The present in Houston is terribly bleak. They will likely have a payroll around 25 million this season, which is comically low. But the future is getting brighter. Their farm system is much improved. Going into 2012, the Astros had a terrible team and a terrible farm system. Only one of those statements is true today, due to their trades. It also doesn't hurt to get the first pick in the draft, which they used to draft a very promising shortstop named Carlos Correa.

My biggest issue with this form of rebuild is that teams eventually run out of good players to trade. Right now, Houston might be able to get something for Norris, Lucas Harrell and Jose Altuve. Do they really want to trade those guys? Each is relatively young, each is relatively productive and each is under team control for the foreseeable future. At some point, these atom bomb rebuilds have to start showing MLB results. Correa won't be ready for years. They have the first pick this June as well, but who knows when that player will be ready? This rebuild could take five more years, for all we know. It's a risky endeavor, that is for sure.

Chicago Cubs - Mrs Dash

[TABLE="class: grid, width: 500"]

2010 - 75-87




Marlon Byrd
3.5
Mets


Geovany Soto
3.1
Rangers


Carlos Marmol
2.6
Cubs


Randy Wells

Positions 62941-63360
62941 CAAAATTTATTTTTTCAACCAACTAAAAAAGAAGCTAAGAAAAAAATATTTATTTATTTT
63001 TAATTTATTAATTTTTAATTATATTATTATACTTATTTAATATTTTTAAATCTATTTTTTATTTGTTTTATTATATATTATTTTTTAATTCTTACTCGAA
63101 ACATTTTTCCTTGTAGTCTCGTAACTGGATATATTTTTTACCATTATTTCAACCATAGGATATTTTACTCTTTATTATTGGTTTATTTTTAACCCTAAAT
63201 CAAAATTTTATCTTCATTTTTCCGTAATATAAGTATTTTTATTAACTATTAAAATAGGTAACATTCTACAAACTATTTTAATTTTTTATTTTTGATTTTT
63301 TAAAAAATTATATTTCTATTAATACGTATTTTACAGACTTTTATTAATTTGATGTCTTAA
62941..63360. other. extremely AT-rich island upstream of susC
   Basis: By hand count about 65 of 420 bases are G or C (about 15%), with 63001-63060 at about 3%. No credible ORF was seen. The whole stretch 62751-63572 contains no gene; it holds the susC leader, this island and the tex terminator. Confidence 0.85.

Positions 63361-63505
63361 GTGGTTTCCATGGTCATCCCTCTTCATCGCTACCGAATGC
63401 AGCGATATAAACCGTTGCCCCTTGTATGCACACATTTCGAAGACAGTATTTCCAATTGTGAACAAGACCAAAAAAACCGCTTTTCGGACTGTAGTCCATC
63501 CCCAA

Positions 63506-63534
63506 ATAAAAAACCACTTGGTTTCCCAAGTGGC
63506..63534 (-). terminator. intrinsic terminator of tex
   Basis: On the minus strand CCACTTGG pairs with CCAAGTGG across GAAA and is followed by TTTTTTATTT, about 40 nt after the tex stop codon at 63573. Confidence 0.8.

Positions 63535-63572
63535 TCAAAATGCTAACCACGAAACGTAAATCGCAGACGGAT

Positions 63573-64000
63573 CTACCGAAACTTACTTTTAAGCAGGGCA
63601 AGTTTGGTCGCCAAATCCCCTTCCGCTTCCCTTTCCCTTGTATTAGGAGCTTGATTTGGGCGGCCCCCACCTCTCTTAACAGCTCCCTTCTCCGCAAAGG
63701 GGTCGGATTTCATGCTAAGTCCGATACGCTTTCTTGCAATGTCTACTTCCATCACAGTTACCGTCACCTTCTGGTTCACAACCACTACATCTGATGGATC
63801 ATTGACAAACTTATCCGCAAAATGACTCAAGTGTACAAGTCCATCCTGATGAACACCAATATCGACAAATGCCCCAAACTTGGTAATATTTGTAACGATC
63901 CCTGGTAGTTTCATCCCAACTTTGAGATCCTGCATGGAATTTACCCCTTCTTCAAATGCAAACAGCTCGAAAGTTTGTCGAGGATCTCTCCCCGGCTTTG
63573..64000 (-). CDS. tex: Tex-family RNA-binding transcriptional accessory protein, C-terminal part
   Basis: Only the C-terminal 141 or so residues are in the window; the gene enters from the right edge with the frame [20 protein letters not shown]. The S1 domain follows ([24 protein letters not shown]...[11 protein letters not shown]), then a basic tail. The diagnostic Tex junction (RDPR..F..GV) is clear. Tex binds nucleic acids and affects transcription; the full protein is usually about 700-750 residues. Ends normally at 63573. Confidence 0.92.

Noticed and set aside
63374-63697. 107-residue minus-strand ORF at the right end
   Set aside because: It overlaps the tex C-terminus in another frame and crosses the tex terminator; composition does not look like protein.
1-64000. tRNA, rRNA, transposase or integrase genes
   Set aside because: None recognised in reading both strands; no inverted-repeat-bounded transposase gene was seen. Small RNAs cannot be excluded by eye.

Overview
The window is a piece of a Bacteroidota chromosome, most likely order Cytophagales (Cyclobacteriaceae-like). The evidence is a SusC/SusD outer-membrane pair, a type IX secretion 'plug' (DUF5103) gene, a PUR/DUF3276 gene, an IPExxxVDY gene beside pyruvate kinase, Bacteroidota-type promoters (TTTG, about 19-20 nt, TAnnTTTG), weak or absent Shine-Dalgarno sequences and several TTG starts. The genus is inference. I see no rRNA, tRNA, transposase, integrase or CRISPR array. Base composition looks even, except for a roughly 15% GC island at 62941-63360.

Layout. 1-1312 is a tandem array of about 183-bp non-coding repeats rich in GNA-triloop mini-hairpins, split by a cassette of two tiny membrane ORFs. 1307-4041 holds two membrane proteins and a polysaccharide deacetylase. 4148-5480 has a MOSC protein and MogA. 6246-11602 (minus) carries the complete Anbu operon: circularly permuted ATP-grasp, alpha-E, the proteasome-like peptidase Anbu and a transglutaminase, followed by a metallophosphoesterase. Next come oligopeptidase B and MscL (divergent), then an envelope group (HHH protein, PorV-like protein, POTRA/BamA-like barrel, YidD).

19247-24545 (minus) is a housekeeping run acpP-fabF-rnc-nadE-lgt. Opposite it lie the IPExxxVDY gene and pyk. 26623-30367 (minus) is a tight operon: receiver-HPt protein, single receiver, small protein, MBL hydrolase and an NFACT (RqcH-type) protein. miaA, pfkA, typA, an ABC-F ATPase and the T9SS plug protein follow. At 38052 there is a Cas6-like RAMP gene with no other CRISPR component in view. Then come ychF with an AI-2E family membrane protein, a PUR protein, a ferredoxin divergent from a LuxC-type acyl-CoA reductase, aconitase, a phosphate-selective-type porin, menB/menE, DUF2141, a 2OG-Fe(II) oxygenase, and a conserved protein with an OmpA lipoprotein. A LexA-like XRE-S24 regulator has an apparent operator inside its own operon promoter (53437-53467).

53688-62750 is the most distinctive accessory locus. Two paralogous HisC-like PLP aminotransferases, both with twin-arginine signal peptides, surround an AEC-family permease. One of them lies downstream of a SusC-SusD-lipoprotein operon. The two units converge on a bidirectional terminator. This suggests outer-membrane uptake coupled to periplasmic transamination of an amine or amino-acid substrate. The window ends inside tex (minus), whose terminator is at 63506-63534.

2.6
Rangers


Carlos Zambrano
2.5
NOWHERE


2011 - 71-91




Starlin Castro
3
Cubs


Aramis Ramirez
2.5
Brewers


Matt Garza
2.5
Cubs


Sean Marshall
2.4
Reds


Carlos Pena
2.3
Astros


2012 - 61-101




Darwin Barney
4.6
Cubs


Starlin Castro
3.5
Cubs


Ryan Dempster
3.3
Red Sox


Anthony Rizzo
2.2
Cubs


Alfonso Soriano
1.8
Cubs

[/TABLE]

The Cubs are one of those franchises that seems to sprinkle good seasons around their general misery. It makes me sad. But it looks like things may be changing. The Cubs do not seem to want to sit around, blow things up and wait to see if their talented prospects pan out. Instead, they are seasoning in some good players here and there, making smart decisions and trying to build the ship as they sail, so to speak.

They certainly do not have the payroll of a rebuilding team. They'll likely settle in right around $100 million, but that isn't a crazy figure when you consider their market and fan-base. Their roster is better going into 2013 and they have some pieces that they could move if the team struggles, but who can also contribute if the team experiences some success. They have a nice young core of players, including Starlin Castro, Anthony Rizzo, Jeff Samardija and yes, Darwin Barney. They have some elite prospects in their system and they will pick second in the June draft. It seems that the Cubs are willing to move anyone outside of their young core and farm system.

They added depth to their starting staff, and signed guys who can be moved if the 2013 season isn't going well. They went upside with Scott Baker, Scott Feldman and Carlos Villanueva. If one guy hits, they could have a long-term contributor in their rotation. If all three hit, well, that would be nice for the Cub fans. There is obvious risk in this strategy as well. The market for injured pitchers isn't great, and the Cubs exploited that, but they will have to rely on that same market if they decide to try to move those pitchers.

Tomorrow we'll look at three other team, including the Twins. Each has taken a far different path towards rebuilding this offseason.